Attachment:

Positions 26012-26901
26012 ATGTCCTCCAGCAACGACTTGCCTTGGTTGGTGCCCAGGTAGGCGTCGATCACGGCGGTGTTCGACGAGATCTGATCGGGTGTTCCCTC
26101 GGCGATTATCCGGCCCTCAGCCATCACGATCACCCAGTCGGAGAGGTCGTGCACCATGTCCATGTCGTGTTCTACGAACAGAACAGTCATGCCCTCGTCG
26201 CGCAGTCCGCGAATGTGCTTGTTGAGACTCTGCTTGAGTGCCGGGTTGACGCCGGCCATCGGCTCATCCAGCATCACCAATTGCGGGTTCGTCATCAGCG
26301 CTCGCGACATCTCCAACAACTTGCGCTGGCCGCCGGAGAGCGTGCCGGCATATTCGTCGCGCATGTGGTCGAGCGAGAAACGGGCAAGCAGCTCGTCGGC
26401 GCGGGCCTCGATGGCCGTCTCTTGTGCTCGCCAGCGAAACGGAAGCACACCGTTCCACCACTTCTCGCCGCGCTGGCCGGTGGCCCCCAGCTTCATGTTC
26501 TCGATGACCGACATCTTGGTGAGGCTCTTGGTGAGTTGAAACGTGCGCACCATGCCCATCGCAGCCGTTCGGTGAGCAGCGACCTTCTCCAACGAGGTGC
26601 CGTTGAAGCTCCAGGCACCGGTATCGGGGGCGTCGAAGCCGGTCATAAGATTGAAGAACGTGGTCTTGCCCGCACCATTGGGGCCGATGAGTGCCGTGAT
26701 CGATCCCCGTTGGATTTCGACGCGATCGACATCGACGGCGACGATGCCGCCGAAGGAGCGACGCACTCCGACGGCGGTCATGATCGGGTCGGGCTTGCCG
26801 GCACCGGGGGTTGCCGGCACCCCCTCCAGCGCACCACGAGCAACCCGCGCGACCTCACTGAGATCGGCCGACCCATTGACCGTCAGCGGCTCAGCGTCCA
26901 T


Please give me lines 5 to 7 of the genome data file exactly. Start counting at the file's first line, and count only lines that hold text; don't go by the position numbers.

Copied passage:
26301 CTCGCGACATCTCCAACAACTTGCGCTGGCCGCCGGAGAGCGTGCCGGCATATTCGTCGCGCATGTGGTCGAGCGAGAAACGGGCAAGCAGCTCGTCGGC
26401 GCGGGCCTCGATGGCCGTCTCTTGTGCTCGCCAGCGAAACGGAAGCACACCGTTCCACCACTTCTCGCCGCGCTGGCCGGTGGCCCCCAGCTTCATGTTC
26501 TCGATGACCGACATCTTGGTGAGGCTCTTGGTGAGTTGAAACGTGCGCACCATGCCCATCGCAGCCGTTCGGTGAGCAGCGACCTTCTCCAACGAGGTGC